As mentioned earlier, Lessig's first theme is "regulability." As the form of cognate chosen suggests, the book provides a discussion of "regulability" understood so as to be applicable to systems. With regard to the Internet, Lessig argues that while the Internet was unregulable in 1995, it is advancing rapidly toward a state of greater regulability. Lessig explores in detail the great extent to which each of the three features missing from Net95 can be laid onto the architecture of the Internet as it currently exists. Lessig argues convincingly that it will be in the interest of electronic commerce to code in all three of these features, credentials, labels, and zones, in order to create more sophisticated marketplaces in cyberspace (p. 42).
For the lay libertarians who peopled early cyberspace, the absence of these three features made for a free and open electronic space in which people could quietly come and go as they pleased. In this early period, the Internet was noncommercial and without markets. For the assembling titans of wired capitalism, however, the lack of credentials, labels, and zones are serious obstacles to their business models and accordingly must be overcome. Lessig argues that it is through technologies of identification and authentication that users will be credentialed, and data credentialed and labeled, such that cyberspace will be  [*1925]  capable of being effectively zoned (p. 57). This process is already under way such that cyberspace becomes more regulable every day.  n30
Computer code provides the means to make the Internet more regulable, and electronic commerce provides the incentive (p. 42). Lessig argues that the commercial development of the Internet is creating the main pressure pushing toward greater regulability. The above three features of Net95 each facilitate electronic commerce.  n31

4. Libertarians Hold a Faulty Conception Regarding the Nature of the Internet

As just discussed, Lessig demonstrates that while it is true that the Internet was unregulable in 1995, by the time he was completing the book in 1999, the Net had become substantially more regulable (pp. 43-60). Libertarians, however, think that the Net is unregulable by nature (p. 5). If Net95 was unregulable and Net99 is becoming regulable, then obviously the Net does not have an essential nature when it comes to regulability. Libertarians who think otherwise are simply wrong.
To evaluate the conclusion that Lessig draws in Proposition Four (that the libertarians are wrong regarding regulability), it is necessary to evaluate each of the premises - propositions one through three. Proposition one, that Net95 was unregulable, is in need of qualification. Lessig defines regulability as the "capacity of a government to regulate behavior within its proper reach" (p. 19). Note that this definition makes no requirement that regulability come by means of computer code for advanced methods of identification and authentication of the sort described by Lessig. In other words, regulability, as generically understood, allows scope for low-tech means of regulability as well as high-tech means of regulability.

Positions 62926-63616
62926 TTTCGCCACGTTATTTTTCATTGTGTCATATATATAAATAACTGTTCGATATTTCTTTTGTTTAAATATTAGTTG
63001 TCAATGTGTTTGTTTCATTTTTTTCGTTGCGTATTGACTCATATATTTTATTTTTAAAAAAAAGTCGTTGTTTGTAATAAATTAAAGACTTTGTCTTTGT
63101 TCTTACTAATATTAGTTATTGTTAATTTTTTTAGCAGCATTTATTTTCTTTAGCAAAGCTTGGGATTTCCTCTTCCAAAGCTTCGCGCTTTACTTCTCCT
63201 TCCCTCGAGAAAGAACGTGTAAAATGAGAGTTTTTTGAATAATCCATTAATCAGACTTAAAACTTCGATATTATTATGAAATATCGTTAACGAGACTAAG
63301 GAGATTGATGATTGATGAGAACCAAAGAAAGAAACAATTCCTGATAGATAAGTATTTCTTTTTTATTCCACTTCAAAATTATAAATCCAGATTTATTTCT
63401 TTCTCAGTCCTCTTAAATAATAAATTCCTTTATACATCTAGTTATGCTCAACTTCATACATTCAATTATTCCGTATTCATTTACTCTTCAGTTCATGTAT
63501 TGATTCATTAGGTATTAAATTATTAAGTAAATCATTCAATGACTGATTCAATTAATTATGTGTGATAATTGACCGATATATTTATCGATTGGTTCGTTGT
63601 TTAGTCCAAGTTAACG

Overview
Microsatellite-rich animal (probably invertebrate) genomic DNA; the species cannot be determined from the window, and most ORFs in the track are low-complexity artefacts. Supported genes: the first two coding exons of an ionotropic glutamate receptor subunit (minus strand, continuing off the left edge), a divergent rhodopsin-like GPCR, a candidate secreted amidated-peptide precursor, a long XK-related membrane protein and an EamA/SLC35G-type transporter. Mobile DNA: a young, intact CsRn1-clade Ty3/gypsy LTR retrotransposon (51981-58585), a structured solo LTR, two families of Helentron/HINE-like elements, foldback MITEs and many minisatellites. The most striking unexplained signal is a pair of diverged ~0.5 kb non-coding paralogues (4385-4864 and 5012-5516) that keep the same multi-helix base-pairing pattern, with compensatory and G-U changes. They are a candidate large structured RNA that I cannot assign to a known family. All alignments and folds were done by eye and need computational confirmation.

Title II of the Digital Millennium Copyright Act ("DMCA") provides a low tech means of increasing regulability.  n32 It creates safe harbors from copyright liability for Internet Service Providers (ISPs). Because ISPs play a leading role with regard to the Internet, creating safe harbors for many of their activities is an important instance of statutory regulation of the Internet. Yet, the means by which the safe  [*1926]  harbor provisions work is low-tech, requiring none of the sophisticated architectural devices discussed by Lessig. Thus, low-tech means of Internet regulation may produce dramatic results in terms of regulability.  n33 Low-tech means of regulability of this sort were available under Net95. Hence, it is not the case that Net95 was unregulable. Proposition one is incorrect.
Proposition two, which holds that libertarians think that the Net is unregulable, is also in need of qualification. When Lessig talks about libertarians, he is generally not referring to academic libertarians but rather to the large and influential cohort within the Internet community who are libertarian in their political views regarding the Internet.  n34 With regard to this lay libertarian political community, Proposition two is correct. Lessig is right that it has been, and remains, common for Internet cognoscente to state that the Internet is not capable of regulation. And many others, who do not go quite this far, nevertheless maintain that government regulation of the Internet, while perhaps not impossible, is nevertheless a bad idea.